What does this mean for a men's self-help organization? It means that everyone coming in to your organization as volunteers, directors etc. will be somewhere along this spectrum of possibilities - from absolute denial, to working on their issues by attending support groups, to 'graduation' - making healthy choices and in control of addictive impulses, and more self-aware.

The 12-Step format has been developed over decades of trial and error. What should the format be for a men's self-help organization? Everyone is going to have their own viewpoint - after all, everyone 'knows' what it means to be a man. Do not be surprised if crazy or irrational things happen. These are simply unhealed inner wounds and pain being acted out. Warren Farrel has characterized the men who get into men's work as the 'walking wounded', and the mythopoetic branch of the men's movement talks of the 'masculine wound' being a deep invisible psychic scar that influences our interactions - and is often 'acted out' or played out as we struggle to find out how to work together. Often an inconsistency appears, i.e. a man says he acknowledges group consciousness, but won't let go of his disagreement on an issue that the group has decided is fully debated and wishes to move on from. Perhaps the best approach is to as clearly and unconfrontationally as possible highlight the inconsistency in thinking, and stay at that place, until that man can make a consistent choice.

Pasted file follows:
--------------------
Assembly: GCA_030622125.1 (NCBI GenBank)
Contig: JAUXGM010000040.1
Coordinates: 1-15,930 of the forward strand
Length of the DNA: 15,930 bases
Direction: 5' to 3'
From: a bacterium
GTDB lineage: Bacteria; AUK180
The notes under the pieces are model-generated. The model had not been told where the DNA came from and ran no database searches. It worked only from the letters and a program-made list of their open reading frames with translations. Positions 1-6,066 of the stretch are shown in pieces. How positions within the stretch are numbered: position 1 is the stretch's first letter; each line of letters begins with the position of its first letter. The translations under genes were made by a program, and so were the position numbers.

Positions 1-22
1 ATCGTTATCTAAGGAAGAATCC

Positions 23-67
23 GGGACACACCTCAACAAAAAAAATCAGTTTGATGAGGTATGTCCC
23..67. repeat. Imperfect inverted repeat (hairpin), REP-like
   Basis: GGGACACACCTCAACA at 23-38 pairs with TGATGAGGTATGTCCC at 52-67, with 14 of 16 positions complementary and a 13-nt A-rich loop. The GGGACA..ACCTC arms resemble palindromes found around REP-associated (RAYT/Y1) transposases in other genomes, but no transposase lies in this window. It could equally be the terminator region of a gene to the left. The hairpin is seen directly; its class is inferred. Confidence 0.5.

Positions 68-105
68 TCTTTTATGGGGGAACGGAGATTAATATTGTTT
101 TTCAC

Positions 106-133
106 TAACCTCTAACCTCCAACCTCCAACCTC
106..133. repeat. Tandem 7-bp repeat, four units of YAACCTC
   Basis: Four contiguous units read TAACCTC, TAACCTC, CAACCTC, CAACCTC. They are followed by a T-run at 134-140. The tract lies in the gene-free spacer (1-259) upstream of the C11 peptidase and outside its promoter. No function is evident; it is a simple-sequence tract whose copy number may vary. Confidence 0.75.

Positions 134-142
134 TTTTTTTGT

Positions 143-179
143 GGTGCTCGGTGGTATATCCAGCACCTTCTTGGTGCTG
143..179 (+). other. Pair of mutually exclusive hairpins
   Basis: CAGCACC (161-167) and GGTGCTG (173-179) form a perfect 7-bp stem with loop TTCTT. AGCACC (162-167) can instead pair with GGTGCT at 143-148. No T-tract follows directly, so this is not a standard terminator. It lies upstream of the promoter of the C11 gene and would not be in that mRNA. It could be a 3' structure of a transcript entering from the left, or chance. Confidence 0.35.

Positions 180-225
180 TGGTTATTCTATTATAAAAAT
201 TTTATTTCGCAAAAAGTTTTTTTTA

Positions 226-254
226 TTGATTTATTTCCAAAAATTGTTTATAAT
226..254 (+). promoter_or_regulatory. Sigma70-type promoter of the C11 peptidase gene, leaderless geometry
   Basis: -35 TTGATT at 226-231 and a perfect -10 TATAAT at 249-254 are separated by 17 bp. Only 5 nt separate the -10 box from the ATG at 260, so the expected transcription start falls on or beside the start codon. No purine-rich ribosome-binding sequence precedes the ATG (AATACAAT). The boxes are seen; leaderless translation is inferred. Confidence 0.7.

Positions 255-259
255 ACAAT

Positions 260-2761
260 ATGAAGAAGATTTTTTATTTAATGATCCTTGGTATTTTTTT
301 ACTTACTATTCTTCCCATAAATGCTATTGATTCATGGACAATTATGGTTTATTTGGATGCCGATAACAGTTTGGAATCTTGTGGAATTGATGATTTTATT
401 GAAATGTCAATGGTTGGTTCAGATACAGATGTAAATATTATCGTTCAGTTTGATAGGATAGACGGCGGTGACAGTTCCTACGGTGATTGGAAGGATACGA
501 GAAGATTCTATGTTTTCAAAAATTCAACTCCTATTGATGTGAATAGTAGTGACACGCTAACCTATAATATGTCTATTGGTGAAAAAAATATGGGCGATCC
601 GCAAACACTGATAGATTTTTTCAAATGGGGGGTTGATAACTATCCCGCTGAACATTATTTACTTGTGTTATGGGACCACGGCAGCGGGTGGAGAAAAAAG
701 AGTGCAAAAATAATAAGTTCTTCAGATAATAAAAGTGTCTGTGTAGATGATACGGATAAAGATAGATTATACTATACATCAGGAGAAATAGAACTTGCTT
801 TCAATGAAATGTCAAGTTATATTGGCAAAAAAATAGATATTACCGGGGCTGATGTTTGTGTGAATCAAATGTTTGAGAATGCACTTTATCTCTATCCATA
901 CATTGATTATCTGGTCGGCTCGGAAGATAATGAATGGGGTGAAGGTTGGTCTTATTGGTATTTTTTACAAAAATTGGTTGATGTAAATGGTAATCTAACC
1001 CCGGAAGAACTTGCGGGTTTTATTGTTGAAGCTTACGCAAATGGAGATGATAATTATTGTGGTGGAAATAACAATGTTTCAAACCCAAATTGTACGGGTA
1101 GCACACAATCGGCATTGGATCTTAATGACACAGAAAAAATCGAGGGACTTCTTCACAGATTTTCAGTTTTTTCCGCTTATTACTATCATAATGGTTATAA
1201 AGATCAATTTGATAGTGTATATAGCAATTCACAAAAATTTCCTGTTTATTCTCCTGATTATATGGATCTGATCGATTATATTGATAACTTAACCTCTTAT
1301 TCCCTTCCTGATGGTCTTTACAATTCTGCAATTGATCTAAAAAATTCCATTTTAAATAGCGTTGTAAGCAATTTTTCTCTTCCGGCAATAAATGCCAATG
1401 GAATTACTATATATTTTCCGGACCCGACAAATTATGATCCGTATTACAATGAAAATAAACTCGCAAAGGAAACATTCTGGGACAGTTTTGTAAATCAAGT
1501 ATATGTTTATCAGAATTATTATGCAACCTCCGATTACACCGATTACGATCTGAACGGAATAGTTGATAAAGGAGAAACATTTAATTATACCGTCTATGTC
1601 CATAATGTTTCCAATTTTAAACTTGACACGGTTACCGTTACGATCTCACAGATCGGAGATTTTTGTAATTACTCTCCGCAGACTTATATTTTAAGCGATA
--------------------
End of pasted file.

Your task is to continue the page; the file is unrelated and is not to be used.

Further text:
What finally determines our ability to work together and move forward on our goals? An elusive quality called 'Good Will'.

Good Will  is saying there is a higher purpose here than my own opinion, self-interest or gratification -Good Will is saying its not about getting control or taking power, more about openness, inclusivity and sharing -

Good Will  is saying this is about cooperation and compromise, not competition -

Good Will  is saying this is not about 'my way or the highway' everyone's opinion is as valid as mine -

Good Will  is saying weird stuff will happen, I will do the work of going back and trying to heal the wounds -

Good Will  is saying I acknowledge each of us personally and invite all our contributions -

Good Will  is saying I must throw away my preconceptions (what a man is supposed to be) and be guided by 'group consciousness' -

Good Will  is saying sometimes I will be 'wrong' -

Good Will  is saying I will not shame another man when he is 'wrong' -